Tuesday, November 26, 2013

Typography for Illustrators: 11. Display Type Classifications

Display Type

Display typestyles are used specifically for short, bold statements such as titles and headlines. They usually present conspicuous design traits to attract a reader and form a stylistic impression or an identity for the statement. Due to their eccentricity, display typefaces are difficult to read in situations calling for more than eight to twelve words. Many styles can be quite illegible in text form. The original development of display type parallels the adoption of sans-serif typestyles, which date from the early 19th century, and have been in constant production to the present. The letterform configurations include every classification of proportioning and ornamentation in existence and many that defy all established conventions as well.

It should also be noted that Serif, Sans Serif, Script, and Gothic text styles can, and often are, used at larger sizes for display type purposes.

Layout courtesy of Wikimedia Commons.
Layout courtesy of Wikimedia Commons.
Layout courtesy of Wikimedia Commons.
Layout courtesy of Wikimedia Commons.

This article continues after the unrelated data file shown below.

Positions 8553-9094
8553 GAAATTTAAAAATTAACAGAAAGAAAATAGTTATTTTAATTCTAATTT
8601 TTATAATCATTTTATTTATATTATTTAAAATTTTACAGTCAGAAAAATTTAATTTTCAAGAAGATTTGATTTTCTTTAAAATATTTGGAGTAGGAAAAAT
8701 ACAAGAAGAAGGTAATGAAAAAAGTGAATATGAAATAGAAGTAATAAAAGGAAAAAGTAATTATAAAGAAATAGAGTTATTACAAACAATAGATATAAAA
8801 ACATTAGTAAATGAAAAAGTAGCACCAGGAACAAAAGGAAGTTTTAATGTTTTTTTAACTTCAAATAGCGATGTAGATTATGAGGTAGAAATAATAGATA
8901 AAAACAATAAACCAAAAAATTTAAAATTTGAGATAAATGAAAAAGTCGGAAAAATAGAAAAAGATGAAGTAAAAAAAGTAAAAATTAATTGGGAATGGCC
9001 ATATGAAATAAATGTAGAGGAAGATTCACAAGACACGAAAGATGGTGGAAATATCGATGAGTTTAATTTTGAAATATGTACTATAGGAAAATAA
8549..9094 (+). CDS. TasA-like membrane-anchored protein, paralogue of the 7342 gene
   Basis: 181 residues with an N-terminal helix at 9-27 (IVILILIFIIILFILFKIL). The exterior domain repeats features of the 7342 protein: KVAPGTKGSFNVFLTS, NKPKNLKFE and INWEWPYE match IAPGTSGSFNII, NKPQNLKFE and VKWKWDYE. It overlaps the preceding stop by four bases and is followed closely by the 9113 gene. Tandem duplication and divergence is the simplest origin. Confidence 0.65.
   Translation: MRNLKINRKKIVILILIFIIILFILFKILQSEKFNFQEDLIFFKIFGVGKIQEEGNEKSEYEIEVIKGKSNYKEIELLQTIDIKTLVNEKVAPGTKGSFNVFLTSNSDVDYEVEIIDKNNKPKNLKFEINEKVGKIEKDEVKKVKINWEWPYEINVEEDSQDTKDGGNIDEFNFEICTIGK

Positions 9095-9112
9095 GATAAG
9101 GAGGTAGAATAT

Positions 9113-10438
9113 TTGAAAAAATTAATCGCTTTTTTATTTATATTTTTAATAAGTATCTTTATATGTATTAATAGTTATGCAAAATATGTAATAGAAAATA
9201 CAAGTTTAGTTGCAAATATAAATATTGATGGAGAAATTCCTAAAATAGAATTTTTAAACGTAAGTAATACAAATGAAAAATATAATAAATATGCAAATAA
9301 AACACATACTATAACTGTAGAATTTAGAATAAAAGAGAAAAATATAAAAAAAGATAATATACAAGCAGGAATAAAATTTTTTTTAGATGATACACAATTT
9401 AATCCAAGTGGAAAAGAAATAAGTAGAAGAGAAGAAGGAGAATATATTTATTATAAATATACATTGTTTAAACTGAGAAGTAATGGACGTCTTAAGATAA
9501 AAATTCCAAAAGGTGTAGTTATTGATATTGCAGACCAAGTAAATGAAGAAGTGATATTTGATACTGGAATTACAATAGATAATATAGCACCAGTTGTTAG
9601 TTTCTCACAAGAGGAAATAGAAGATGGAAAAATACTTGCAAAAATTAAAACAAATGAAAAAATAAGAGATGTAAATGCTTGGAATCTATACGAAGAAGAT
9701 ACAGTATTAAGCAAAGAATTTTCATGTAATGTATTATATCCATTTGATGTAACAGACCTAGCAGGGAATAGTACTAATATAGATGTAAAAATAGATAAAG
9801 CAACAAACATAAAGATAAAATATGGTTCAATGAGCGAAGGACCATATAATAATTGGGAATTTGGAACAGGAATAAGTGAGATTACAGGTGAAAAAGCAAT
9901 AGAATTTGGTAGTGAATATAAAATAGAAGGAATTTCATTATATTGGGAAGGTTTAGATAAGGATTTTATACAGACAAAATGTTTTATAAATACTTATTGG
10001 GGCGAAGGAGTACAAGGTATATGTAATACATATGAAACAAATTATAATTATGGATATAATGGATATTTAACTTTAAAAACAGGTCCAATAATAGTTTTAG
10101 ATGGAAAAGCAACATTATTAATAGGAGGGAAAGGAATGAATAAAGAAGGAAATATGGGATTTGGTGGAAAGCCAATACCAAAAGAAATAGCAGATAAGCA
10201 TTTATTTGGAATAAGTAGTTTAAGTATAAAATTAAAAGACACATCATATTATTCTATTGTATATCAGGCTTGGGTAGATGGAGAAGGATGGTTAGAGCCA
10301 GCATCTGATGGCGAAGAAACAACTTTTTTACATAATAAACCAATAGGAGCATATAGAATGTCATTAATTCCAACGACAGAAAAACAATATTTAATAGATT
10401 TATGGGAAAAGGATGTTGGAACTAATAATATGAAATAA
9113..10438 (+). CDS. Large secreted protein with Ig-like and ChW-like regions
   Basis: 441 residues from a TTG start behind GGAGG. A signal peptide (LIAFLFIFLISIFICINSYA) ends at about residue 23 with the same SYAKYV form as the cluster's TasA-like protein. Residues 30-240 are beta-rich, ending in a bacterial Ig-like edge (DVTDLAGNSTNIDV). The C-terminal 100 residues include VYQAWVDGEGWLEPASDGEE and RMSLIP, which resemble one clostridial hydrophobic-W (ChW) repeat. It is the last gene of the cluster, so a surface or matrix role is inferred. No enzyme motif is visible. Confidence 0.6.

Layout courtesy of Wikimedia Commons.
Layout courtesy of Wikimedia Commons.

Modified Type


Modified types are adaptations of established fonts that are used for very special design purposes as well as uses such as single letters, single words, or very short titles. As in display type, the origins of Modified types were primarily in the 19th century, however there are examples of the inline and outline types appearing in medieval manuscripts. The proportioning and general appearance usually conforms to the type family the specialty type is adapted from. In today’s vernacular Modified type can be referred to as derivative type. Modified type is available as resident fonts in software and downloadable true type fonts. It can also be created on the fly by applying effects and alterations to existing fonts.

Layout courtesy of Wikimedia Commons.
Layout courtesy of Wikimedia Commons.
Layout courtesy of Wikimedia Commons.
Layout courtesy of Wikimedia Commons.
Layout courtesy of Wikimedia Commons.
Layout courtesy of Wikimedia Commons.